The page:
A number of Republican presidential candidates promised to rip up the nuclear deal on day 1, but despite criticizing it on the campaign trail, Donald Trump was not one of them. Ninety days into his term, his administration, and specifically Secretary of State Rex Tillerson was required by the legislation that enforces the nuclear deal to certify to Congress whether Iran was in compliance with the deal.
Tillerson was free to inform Congress that he could not certify that Iran was in compliance, or to even ignore the deadline all together and kick off the process of withdrawing from the multilateral executive agreement. Instead, he certified Iran was in compliance while ordering a “comprehensive review” of whether the deal-related suspension of sanctions was in America’s national interests.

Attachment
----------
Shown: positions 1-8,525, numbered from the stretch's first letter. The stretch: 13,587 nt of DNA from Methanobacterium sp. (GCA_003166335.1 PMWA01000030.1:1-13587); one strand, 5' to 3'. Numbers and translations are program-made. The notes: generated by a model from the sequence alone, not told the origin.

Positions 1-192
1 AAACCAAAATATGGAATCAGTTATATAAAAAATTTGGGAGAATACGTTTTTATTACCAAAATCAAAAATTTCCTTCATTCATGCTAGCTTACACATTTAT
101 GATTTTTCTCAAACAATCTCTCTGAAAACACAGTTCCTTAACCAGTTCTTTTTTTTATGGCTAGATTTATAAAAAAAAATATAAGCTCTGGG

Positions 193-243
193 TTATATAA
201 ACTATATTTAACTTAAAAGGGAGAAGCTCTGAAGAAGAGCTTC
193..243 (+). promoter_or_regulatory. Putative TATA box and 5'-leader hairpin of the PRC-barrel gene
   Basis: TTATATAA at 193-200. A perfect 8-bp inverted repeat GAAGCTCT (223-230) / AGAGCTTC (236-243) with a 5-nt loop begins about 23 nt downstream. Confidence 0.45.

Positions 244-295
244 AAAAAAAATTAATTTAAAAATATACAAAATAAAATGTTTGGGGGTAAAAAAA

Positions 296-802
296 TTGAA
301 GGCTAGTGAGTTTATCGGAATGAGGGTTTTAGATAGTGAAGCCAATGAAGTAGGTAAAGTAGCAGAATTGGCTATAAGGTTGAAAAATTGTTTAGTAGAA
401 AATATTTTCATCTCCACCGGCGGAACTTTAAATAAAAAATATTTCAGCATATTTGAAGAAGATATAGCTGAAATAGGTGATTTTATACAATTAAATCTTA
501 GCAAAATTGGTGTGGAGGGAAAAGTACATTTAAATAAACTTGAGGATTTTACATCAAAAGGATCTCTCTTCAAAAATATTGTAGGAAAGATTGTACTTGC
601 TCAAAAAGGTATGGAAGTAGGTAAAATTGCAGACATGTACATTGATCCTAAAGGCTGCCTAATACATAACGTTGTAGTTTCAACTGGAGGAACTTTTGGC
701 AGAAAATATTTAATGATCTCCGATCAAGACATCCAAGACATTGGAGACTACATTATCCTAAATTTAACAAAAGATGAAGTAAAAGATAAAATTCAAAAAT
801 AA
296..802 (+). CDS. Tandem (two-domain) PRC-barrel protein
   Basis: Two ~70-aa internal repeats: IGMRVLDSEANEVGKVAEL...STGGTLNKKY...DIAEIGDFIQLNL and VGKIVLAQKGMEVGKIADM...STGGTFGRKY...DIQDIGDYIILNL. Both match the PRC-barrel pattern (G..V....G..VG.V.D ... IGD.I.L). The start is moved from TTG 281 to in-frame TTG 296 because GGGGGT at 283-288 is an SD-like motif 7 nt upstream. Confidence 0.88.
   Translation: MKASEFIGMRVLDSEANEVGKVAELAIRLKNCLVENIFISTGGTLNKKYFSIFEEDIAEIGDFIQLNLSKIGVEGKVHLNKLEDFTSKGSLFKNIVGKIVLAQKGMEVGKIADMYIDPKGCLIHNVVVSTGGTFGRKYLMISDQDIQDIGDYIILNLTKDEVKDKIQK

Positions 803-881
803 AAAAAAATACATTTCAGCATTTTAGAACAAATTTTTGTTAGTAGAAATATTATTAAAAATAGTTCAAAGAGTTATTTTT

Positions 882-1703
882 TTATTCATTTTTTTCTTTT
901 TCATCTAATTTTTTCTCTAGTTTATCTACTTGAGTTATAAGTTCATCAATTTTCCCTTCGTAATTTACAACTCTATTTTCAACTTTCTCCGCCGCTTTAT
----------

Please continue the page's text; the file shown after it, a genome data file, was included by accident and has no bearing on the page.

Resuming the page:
Tillerson called the nuclear deal a “failed approach,” but the Trump administration’s confrontational rhetoric on Iran has not yet translated into policy. So far, the rhetoric is a kind of “if you like your doctor, you can keep your doctor” exercise—meant for public consumption, not policymaking. Nevertheless, such rhetoric could still empower hardliners in Iran, who are looking to take the presidency in next month’s election in the Islamic Republic. and given the unpredictable nature of Trump’s foreign policy so far, the disconnect between rhetoric and policy could change any time.